Japanese Investment in the World Economy
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Japanese Investment in the World Economy

A Study of Strategic Themes in the Internationalisation of Japanese Industry

Roger Farrell

This book examines Japanese Foreign Direct Investment (FDI) in the world economy over more than five decades. It provides a unique focus on the internationalisation experience of selected industries, such as forestry, textiles, electronics, motor vehicles, steel and services as well as case studies of individual firms. Japanese Investment in the World Economy is distinctive in that it examines overseas investment by firms in the primary, manufacturing and services sectors over the period in which the Japanese economy became the second largest in the world.
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Chapter 13: Chemicals, Plastics, Glass and Rubber Industries

Roger Farrell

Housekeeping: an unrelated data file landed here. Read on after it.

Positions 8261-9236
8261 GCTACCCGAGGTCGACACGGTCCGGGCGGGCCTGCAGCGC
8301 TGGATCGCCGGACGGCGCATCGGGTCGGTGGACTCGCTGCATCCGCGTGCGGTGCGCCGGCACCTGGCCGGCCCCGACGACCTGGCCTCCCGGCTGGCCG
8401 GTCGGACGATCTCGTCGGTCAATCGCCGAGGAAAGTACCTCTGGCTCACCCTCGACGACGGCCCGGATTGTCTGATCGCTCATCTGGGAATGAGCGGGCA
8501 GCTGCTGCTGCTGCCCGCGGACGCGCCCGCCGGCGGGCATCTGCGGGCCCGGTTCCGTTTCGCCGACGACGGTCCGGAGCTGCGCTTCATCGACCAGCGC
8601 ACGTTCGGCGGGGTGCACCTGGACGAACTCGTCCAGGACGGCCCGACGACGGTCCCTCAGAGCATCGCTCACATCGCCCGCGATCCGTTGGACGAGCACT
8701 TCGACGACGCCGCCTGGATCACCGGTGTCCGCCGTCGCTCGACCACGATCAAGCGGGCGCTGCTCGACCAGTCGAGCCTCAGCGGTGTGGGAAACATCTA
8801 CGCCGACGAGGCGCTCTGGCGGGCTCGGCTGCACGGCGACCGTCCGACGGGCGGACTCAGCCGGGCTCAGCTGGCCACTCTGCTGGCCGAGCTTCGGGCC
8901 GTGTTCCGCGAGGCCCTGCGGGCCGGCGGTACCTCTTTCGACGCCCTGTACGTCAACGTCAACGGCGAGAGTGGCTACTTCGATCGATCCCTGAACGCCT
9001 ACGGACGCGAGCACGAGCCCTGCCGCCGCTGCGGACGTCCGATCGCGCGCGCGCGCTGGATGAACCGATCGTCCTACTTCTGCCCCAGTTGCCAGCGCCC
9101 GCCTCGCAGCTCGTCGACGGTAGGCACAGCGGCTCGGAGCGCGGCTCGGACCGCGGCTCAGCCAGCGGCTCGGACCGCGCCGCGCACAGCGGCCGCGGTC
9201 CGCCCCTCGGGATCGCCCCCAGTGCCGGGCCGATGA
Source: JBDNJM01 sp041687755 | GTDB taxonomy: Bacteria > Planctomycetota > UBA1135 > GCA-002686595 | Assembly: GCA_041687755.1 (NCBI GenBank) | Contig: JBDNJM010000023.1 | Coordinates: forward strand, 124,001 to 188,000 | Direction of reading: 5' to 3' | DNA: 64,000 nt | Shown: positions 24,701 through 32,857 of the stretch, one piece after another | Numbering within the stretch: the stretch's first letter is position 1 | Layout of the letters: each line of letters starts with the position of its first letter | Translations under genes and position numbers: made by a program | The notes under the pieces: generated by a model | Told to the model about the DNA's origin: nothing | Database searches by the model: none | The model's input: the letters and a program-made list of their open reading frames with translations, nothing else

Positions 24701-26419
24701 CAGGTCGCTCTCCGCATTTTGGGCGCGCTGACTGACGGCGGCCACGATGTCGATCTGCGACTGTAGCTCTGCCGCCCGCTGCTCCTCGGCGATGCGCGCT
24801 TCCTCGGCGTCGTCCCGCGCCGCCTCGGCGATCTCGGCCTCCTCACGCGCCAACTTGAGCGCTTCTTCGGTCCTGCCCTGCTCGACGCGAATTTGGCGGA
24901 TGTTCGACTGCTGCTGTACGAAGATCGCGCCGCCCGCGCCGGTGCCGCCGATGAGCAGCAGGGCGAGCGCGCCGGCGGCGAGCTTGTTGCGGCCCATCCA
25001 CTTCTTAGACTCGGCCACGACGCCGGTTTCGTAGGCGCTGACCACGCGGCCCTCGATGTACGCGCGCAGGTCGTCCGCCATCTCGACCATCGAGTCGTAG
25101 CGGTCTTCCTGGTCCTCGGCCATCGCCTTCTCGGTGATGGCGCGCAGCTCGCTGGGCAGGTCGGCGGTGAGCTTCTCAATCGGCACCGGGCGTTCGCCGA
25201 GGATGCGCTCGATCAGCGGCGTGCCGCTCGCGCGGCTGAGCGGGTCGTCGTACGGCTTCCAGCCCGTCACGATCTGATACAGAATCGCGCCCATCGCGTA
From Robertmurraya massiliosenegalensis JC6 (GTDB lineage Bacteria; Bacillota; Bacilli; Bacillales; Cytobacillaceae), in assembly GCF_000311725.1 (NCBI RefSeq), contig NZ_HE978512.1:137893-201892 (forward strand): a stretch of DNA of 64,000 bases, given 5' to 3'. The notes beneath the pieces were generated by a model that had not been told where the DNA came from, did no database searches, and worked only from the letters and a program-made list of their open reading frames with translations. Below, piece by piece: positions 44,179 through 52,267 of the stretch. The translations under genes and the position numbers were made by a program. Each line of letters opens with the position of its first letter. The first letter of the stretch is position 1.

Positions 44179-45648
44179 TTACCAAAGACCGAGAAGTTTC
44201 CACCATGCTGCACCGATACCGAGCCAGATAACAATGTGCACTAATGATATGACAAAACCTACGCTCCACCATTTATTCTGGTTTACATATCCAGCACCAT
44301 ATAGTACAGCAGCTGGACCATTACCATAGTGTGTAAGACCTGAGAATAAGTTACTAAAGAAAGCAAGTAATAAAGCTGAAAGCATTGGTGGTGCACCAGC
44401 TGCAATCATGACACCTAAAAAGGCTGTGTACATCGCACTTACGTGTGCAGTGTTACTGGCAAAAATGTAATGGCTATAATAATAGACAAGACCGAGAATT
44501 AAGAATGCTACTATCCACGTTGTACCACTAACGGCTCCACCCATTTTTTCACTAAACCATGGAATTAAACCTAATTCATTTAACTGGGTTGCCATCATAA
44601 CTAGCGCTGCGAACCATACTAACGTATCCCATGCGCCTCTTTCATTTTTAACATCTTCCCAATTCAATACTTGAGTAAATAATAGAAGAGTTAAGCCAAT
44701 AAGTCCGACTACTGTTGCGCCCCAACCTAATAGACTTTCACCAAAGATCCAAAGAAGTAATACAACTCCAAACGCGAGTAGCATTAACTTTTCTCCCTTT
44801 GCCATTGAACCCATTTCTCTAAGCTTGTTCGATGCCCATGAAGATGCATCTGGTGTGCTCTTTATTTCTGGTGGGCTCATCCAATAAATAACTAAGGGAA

THE CHEMICALS INDUSTRY The Japanese chemical products sector manufactures agricultural chemicals, chemical fertilisers, organic chemicals, industrial organic chemicals such as plastics and synthetic rubber, synthetic detergents, paints and printing ink, as well as photographical material and explosives. Overall, the sector comprises all industrial chemicals, including organic and inorganic chemicals, pharmaceuticals, fertilisers, cosmetics and plastic products, as well as mineral products such as cement and glass manufacture. Since the 1980s, the sector has contributed around 15 per cent of Japanese manufacturing value added, with 20 per cent of the market supplied by imports and 10 per cent of production exported, so that Japan has been a net importer of chemicals and chemical products. Since the 1980s, there has been an ongoing restructuring of the chemicals industry, with a decline in production of chemical fibres, organic and inorganic chemicals as a proportion of total output, while an expansion in the pharmaceuticals industry has occurred over the same period. Japanese chemical companies expanded into Asia in the late 1960s due to pollution problems in Japan and the need for new overseas production sites. By the late 1970s, rising oil prices provided another incentive to invest overseas to secure sources of raw materials. The establishment of a major petrochemicals complex in Singapore was a reaction to these factors and to generous tax and other incentives offered by the government of Singapore to Japanese investors, as well as the reliability of electricity supply and political stability (Hyakushima, 1999). The Japanese aid program has on...

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